#ADWARS: That was the campaign that was

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6D is upon us. Technically, the last few days are meant to be an ad-free “reflection period”, but we all know the government will still use all its hegemony tools to circumvent that.

MUD’s final ads insist in the change angle, like the one you see above. But also acknowledge the recent State giveaway of goodies (which goes from tablets to taxis) and the huge pressure that comes with it.

But even if the MUD’s campaign was probably the best they pulled off in a very long time, it still feels like they didn’t get it quite right. Blaming the hegemony is an easy, if valid excuse. But I think they wasted the potential of some good ads like the “kids playing cola” and relying instead more in full, unadultered shiny-happy optimism.

Which takes me to the MUD’s centerpiece of its campaign:

Last week, this ad was broadcasted in prime-time by the largest private networks. It uses the song “Mi Querencia”, one of the most well-known works of the late Simon Diaz, our recently departed musical national treasure.

I know I’m not the target audience and please don’t crucify me, but I gotta be honest. I don’t think this ad works. Worse, I think it’s counter-productive. Optimism for optimism’s sake is not enough.

Maybe its goal was to be subversive (Raul thinks so). But for me, it seems lazy and phony.

It’s pretty obvious that the opposition has somehow tried to replicate the famous “La alegria ya viene”  and the NO campaign of Chile’s 1988 referendum. You know, the one later told in an Oscar-nominated film.

But let’s get realistic: That was in another time, in another country, in another context and even in a totally different campaign format. What worked there back then not necessarily work here today.

If you disagree with me, it’s fine. I admit that I could be wrong. But this is what I really think: the ad says nothing. It’s just like candy: it fills you and makes you feels good. But can give you a tummy ache.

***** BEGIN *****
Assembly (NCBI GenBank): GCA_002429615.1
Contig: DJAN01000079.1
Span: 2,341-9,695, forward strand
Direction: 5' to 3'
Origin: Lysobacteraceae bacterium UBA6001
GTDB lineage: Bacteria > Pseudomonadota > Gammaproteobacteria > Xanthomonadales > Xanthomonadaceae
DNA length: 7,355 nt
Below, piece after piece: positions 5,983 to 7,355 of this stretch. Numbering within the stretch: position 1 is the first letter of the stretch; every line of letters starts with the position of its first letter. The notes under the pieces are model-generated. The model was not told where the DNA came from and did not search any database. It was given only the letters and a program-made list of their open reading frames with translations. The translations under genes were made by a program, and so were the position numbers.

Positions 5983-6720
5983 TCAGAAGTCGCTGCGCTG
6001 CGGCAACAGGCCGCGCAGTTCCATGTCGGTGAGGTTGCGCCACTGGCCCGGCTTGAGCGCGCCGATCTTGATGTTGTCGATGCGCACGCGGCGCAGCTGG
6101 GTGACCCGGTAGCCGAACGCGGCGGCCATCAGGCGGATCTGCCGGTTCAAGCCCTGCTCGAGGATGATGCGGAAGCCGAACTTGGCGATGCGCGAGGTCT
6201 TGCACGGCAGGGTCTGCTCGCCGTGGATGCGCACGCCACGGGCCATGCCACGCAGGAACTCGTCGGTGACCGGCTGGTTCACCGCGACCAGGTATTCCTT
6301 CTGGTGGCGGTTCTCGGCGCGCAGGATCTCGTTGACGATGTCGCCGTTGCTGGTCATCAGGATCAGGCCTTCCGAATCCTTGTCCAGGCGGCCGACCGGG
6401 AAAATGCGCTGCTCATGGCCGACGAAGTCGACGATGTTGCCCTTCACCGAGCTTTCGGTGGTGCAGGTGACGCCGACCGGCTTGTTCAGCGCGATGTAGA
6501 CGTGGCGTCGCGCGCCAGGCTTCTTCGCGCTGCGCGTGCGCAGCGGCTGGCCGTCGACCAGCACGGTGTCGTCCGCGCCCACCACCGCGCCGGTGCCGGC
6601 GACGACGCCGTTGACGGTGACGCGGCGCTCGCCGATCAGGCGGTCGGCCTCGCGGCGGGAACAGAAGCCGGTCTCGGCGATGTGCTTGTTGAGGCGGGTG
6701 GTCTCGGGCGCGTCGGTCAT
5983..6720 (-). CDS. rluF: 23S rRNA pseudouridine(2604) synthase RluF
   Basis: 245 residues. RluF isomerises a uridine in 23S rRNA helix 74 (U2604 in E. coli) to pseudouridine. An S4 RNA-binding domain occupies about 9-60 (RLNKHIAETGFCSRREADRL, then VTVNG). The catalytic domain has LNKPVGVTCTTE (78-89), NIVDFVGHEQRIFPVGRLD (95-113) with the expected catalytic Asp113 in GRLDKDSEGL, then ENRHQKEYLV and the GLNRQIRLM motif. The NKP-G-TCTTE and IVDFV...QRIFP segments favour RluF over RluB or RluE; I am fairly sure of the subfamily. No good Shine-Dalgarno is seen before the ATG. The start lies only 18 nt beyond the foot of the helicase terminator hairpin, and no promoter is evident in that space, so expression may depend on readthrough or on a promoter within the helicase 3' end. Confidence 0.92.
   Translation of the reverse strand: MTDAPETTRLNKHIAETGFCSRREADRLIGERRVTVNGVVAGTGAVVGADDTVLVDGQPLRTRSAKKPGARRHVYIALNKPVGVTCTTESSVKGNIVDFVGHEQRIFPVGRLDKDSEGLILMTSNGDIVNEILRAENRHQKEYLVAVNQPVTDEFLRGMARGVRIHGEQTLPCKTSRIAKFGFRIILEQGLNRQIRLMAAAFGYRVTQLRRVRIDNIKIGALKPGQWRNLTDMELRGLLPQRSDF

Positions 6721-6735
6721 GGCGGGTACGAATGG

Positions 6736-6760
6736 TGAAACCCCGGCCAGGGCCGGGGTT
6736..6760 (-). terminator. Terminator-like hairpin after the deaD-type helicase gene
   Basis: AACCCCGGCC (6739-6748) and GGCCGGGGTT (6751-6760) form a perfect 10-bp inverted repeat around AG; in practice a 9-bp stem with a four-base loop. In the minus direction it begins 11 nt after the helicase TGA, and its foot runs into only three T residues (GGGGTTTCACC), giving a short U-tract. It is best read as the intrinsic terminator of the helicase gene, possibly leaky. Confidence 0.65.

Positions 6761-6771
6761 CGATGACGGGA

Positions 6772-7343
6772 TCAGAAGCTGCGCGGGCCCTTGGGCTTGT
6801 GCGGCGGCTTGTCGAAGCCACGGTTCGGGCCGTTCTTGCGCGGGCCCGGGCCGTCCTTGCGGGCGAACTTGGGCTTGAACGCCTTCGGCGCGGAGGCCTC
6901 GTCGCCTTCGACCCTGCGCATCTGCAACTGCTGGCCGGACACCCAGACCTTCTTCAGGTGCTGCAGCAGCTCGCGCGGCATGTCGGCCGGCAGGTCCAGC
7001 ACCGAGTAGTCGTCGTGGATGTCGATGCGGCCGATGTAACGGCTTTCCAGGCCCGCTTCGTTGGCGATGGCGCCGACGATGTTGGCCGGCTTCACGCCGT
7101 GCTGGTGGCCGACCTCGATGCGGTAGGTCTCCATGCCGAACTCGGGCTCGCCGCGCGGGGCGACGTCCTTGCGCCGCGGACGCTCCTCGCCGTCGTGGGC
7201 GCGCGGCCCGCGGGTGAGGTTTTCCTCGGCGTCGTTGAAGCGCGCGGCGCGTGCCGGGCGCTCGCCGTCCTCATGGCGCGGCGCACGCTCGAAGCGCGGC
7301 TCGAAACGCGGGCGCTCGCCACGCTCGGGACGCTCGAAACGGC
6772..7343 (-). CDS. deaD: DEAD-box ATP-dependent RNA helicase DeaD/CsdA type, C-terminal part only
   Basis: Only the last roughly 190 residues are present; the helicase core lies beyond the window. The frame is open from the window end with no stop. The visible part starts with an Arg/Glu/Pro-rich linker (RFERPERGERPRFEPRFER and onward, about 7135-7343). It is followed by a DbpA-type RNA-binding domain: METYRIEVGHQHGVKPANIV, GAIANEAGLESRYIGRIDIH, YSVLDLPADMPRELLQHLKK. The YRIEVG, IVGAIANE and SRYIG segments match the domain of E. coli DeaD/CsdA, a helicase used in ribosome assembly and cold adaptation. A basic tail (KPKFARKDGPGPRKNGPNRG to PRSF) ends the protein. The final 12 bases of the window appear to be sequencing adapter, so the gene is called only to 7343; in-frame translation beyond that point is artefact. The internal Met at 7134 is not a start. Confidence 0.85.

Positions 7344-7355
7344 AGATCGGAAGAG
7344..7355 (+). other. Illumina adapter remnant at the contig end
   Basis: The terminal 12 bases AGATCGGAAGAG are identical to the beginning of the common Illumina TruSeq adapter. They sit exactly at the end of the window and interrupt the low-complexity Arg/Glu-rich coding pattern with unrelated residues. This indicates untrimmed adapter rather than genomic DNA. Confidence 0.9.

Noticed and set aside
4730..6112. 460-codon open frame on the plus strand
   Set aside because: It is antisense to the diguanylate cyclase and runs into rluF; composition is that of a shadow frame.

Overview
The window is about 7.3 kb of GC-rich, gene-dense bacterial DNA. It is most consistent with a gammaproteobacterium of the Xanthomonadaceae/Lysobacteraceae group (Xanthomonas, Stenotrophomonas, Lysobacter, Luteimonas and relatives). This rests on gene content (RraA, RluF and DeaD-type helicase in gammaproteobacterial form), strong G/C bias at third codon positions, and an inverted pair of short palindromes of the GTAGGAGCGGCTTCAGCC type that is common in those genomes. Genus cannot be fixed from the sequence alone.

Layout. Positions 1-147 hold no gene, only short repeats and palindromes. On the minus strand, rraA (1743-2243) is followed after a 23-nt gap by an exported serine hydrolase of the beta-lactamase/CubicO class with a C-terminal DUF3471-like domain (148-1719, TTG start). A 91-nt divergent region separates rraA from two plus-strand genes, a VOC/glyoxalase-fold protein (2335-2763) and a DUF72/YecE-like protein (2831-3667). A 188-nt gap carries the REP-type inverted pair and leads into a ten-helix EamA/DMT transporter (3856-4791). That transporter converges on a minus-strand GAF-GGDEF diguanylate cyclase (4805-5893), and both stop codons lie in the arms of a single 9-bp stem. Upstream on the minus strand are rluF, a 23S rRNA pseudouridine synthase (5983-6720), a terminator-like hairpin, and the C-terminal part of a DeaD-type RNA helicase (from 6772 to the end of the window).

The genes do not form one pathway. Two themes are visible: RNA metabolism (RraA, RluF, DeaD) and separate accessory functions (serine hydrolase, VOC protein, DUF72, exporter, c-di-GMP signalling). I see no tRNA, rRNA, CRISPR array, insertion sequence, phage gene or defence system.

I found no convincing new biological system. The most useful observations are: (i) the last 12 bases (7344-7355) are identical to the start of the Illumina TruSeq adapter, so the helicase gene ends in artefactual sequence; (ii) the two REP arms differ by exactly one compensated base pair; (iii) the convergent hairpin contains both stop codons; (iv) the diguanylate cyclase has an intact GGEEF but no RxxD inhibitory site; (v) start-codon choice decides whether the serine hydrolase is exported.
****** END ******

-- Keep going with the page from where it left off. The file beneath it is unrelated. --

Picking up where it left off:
And speaking of nothingness, here’s the latest of Chavismo’s ads. Not holding my breath for those.

Thing is, analyzing Chavismo’s overall campaign is kinda useless. Why? Because that wasn’t their real campaign at all.

The real PSUV-GPP campaign was the shameless giveaway of goodies, the non-stop intimidation, the unsurprising use of violence and specially, their secret weapon: a little thing I like to call MIN-UNIDAD. Ads like these are just filler in order to keep to formalities.

At least, they showed a little honesty in the last few days. And it probably worked, because the MUD was forced to respond. But in the end it wasn’t about content, but volume: the State Media showing these crappy ads at all times with the private channels also doing their bidding, even giving them a last-minute infomercial.

So, how the final result: MUD wins for content, PSUV-GPP wins in presence. I call it a draw. Which actually means Chavismo won. But not because of their creative effort, but more of their obstructive one.

For now, I can only say: If you’re in Venezuela (and you’re Venezuelan), go and vote next Sunday. Whatever happens, I agree with Quico: Shit’s just about to get interesting. Me? I’m really curious…

4 COMMENTS

    • I had the same reaction the first couple of times I watched it 🙂 Sometimes I do think we need some optimism. But I’m a big fan of la alegria ya viene so I’m biased.

  1. That last minute “fake” cadena was just the cherry on top. No one will ever argue with me again that the opposition controls the media (because that’s a popular sentiment echoed by chavistas abroad). Absolutely disgusting.

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